Brass is an alloy (a mixture of metals) made from melting copper with a small amount of zinc (usually 10–40% of the final product). This alloy has become very popular due to its strength, beauty, malleability, resistance to corrosion, and its ability to hold up against extreme temperatures. It's also quite forgiving in the casting process. If a mistake is made during casting, it's relatively easy to melt it back down and try again.
For these reasons brass is understandably quite popular. The ancient Romans were probably the first to make and use brass extensively. They used brass to make coins, jewelry, decorations, and adornments for armor. Due to its anti-corrosive properties, it was later used in ship production for its ability to hold up against water and salt. With all this in mind, it's no small wonder that brass is still so widely used today. Nowadays, it's used in everything from wall clocks to trim around a fireplace to statues. When it comes to cleaning brass—be it an ancient Roman artifact or, I don't know, a doorknob—people get flummoxed. It's a beautiful metal, and the last thing you want to do is cause any damage to it. Luckily, it's easy as all get out to do and to do it naturally. There are numerous brass cleaning methods that use nothing but non-hazardous kitchen ingredients and, depending on the method and the amount of tarnish, a little elbow grease. In this article, I will fully cover my preferred method of cleaning brass and mention in brief several other well-trusted methods.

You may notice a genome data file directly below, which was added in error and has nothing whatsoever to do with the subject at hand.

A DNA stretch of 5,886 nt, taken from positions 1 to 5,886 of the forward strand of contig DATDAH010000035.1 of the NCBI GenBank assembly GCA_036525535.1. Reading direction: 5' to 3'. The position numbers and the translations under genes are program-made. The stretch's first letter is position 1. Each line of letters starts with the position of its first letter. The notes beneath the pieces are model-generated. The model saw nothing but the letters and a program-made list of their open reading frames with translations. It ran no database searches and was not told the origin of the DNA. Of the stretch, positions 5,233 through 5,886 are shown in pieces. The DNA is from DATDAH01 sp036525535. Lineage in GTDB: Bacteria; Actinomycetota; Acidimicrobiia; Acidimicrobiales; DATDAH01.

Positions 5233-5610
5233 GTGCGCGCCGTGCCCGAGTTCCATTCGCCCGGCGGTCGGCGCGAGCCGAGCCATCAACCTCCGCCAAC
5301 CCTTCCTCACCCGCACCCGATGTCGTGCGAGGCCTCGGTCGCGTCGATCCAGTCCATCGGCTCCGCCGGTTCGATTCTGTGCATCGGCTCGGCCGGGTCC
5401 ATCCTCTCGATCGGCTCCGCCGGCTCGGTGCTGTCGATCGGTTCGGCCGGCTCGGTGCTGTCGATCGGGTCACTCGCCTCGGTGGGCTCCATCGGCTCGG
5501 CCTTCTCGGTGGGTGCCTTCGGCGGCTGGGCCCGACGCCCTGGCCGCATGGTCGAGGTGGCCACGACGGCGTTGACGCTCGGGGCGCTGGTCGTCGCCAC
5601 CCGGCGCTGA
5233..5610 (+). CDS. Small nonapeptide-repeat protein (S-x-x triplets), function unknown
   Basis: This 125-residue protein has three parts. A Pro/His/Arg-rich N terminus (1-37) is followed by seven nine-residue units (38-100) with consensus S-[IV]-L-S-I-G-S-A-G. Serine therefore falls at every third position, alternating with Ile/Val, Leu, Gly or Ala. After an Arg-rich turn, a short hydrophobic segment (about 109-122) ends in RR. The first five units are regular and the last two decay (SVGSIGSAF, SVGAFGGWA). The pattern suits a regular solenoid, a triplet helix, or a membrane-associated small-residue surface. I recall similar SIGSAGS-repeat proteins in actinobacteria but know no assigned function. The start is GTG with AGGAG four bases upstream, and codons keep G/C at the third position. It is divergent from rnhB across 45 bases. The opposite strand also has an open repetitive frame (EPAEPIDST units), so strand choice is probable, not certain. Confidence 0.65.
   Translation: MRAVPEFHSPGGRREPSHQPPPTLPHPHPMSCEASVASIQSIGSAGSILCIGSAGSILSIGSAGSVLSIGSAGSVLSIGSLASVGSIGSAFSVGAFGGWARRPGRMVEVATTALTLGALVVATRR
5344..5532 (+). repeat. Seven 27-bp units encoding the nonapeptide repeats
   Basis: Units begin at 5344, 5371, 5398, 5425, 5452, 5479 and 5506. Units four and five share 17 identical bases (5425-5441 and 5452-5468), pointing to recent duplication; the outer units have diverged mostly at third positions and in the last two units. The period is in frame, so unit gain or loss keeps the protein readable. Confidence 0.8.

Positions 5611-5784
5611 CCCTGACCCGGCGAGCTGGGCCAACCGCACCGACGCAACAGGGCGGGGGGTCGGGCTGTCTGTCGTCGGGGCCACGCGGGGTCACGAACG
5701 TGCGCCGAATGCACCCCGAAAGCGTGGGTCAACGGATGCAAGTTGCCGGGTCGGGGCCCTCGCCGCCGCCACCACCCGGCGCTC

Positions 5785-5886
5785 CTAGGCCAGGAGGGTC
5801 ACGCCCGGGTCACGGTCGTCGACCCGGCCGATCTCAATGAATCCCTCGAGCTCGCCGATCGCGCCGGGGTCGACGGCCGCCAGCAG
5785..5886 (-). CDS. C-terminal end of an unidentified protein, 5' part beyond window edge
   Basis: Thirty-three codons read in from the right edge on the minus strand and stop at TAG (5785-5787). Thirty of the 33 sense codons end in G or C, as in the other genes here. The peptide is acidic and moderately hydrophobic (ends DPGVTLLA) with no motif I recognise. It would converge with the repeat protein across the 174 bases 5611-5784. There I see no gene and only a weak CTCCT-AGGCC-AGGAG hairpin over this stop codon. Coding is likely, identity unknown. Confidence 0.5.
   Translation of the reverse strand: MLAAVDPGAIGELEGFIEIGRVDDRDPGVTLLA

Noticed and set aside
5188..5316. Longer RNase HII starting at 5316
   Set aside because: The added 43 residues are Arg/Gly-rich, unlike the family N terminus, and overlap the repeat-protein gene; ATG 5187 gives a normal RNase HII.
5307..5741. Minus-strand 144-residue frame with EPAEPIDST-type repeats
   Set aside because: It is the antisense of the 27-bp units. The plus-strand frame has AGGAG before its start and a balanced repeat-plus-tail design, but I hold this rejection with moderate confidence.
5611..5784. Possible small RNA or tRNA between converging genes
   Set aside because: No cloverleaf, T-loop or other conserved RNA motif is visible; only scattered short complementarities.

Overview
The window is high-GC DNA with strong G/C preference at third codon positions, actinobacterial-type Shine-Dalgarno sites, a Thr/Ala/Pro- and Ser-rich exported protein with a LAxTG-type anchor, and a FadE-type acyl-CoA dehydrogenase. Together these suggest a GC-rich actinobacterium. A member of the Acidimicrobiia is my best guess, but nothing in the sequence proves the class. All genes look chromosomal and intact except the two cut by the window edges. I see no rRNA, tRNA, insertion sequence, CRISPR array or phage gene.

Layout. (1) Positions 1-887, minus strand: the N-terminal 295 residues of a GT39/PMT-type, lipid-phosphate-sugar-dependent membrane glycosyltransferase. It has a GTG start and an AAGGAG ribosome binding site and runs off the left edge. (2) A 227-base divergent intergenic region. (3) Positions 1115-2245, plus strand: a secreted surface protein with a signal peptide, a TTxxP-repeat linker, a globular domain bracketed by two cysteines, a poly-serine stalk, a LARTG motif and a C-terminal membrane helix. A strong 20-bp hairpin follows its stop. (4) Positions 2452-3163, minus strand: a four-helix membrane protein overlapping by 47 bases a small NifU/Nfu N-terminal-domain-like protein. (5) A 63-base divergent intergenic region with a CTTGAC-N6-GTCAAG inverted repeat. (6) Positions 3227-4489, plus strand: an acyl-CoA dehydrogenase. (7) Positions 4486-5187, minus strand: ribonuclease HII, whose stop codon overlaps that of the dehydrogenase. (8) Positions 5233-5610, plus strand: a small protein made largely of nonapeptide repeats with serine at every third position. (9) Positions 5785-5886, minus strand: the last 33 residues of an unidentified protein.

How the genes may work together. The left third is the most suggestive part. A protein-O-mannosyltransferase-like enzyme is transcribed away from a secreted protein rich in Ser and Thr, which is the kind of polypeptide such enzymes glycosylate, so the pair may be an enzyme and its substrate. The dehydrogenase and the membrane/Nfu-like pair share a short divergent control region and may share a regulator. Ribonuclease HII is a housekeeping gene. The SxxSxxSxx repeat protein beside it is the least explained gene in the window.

Steps to Cleaning Brass Naturally